“We make it (food) cheaper than any other country in the world,” Kuntz said. “That, in essence, guarantees subsidies will be needed until we decide as a country to pay the same for food as other countries pay.”

EWG’s Cook says in his analysis that calling the subsidy payments a “bailout” is an insult to the term since the money doesn’t get to those who need it most — family farmers.

Not true, says Kuntz. He says without subsidies, what Cook thinks is happening now would actually be reality.

“Those payments keep family farms in existence,” he said. “Without them the ripple effect would be the elimination of the smaller farm units and the growth of larger ones.”

On the back 40

Liebenstein’s $86,000 federal subsidy went to pay part of his feed and labor bills. Wolf Creek Dairy has six full-time and six part-time employees.

But that same year overall he lost $300,000. He ended up having to take out a loan against his assets in order make his payroll and other costs. His only hope for future profits is if he makes enough to cover his expenses and his new loan.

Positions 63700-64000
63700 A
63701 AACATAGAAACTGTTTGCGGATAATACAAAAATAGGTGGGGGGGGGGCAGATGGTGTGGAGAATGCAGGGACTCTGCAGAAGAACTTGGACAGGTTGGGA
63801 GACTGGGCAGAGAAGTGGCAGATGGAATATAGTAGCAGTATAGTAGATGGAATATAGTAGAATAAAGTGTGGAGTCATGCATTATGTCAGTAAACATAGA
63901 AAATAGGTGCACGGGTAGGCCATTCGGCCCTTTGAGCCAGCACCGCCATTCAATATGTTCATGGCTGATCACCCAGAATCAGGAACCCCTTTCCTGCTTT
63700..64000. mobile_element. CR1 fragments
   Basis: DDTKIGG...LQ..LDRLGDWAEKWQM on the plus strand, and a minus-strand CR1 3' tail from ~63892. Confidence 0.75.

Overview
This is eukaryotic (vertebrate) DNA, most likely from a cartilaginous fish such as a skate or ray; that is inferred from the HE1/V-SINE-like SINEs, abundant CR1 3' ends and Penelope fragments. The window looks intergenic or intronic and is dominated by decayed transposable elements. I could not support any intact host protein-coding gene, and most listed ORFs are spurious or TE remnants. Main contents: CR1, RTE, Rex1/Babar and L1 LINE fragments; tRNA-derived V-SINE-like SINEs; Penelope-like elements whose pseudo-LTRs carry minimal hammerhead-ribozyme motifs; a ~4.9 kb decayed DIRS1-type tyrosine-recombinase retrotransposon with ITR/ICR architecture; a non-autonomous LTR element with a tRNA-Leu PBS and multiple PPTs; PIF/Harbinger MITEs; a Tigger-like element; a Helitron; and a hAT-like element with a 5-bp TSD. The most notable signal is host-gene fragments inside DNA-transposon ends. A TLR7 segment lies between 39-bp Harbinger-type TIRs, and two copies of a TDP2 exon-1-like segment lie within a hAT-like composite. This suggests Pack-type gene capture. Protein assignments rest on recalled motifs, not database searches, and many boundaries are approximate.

Albers, who farms corn, beans, and cuts his own and his neighbors’ hay, said there have been years where the subsidy he received was his only profit. Last year his subsidy came to about $17 per tillable acre. The average countywide was about $20 per acre in crop subsidies.

But to farm that same spread would likely cost $600 an acre, Albers said.

“With the price of corn threatening now to go below $3, it’s not hard to see how it’s going to take a really good crop to come out,” Albers said.